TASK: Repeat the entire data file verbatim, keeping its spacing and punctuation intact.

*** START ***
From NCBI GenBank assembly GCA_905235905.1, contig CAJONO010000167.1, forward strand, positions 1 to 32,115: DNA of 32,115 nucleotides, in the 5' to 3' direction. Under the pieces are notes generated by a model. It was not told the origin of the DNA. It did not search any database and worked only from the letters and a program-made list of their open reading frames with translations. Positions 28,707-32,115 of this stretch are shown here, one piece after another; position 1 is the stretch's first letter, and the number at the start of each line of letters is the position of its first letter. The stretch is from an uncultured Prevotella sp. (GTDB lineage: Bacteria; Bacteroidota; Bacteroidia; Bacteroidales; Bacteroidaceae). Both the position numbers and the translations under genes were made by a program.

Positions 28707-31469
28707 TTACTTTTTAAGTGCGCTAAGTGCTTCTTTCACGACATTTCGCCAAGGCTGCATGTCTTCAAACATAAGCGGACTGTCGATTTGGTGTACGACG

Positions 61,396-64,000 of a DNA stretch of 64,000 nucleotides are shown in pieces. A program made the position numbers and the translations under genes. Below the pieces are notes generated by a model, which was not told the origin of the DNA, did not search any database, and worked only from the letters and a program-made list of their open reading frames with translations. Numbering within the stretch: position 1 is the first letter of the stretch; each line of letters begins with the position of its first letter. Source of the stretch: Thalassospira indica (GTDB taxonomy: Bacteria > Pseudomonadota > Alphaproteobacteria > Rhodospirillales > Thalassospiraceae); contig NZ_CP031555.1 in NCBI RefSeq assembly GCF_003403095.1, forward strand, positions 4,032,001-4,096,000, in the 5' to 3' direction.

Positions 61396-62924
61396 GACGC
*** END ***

From NCBI GenBank assembly GCA_905235905.1, contig CAJONO010000167.1, forward strand, positions 1 to 32,115: DNA of 32,115 nucleotides, in the 5' to 3' direction. Under the pieces are notes generated by a model. It was not told the origin of the DNA. It did not search any database and worked only from the letters and a program-made list of their open reading frames with translations. Positions 28,707-32,115 of this stretch are shown here, one piece after another; position 1 is the stretch's first letter, and the number at the start of each line of letters is the position of its first letter. The stretch is from an uncultured Prevotella sp. (GTDB lineage: Bacteria; Bacteroidota; Bacteroidia; Bacteroidales; Bacteroidaceae). Both the position numbers and the translations under genes were made by a program.

Positions 28707-31469
28707 TTACTTTTTAAGTGCGCTAAGTGCTTCTTTCACGACATTTCGCCAAGGCTGCATGTCTTCAAACATAAGCGGACTGTCGATTTGGTGTACGACG

Positions 61,396-64,000 of a DNA stretch of 64,000 nucleotides are shown in pieces. A program made the position numbers and the translations under genes. Below the pieces are notes generated by a model, which was not told the origin of the DNA, did not search any database, and worked only from the letters and a program-made list of their open reading frames with translations. Numbering within the stretch: position 1 is the first letter of the stretch; each line of letters begins with the position of its first letter. Source of the stretch: Thalassospira indica (GTDB taxonomy: Bacteria > Pseudomonadota > Alphaproteobacteria > Rhodospirillales > Thalassospiraceae); contig NZ_CP031555.1 in NCBI RefSeq assembly GCF_003403095.1, forward strand, positions 4,032,001-4,096,000, in the 5' to 3' direction.

Positions 61396-62924
61396 GACGC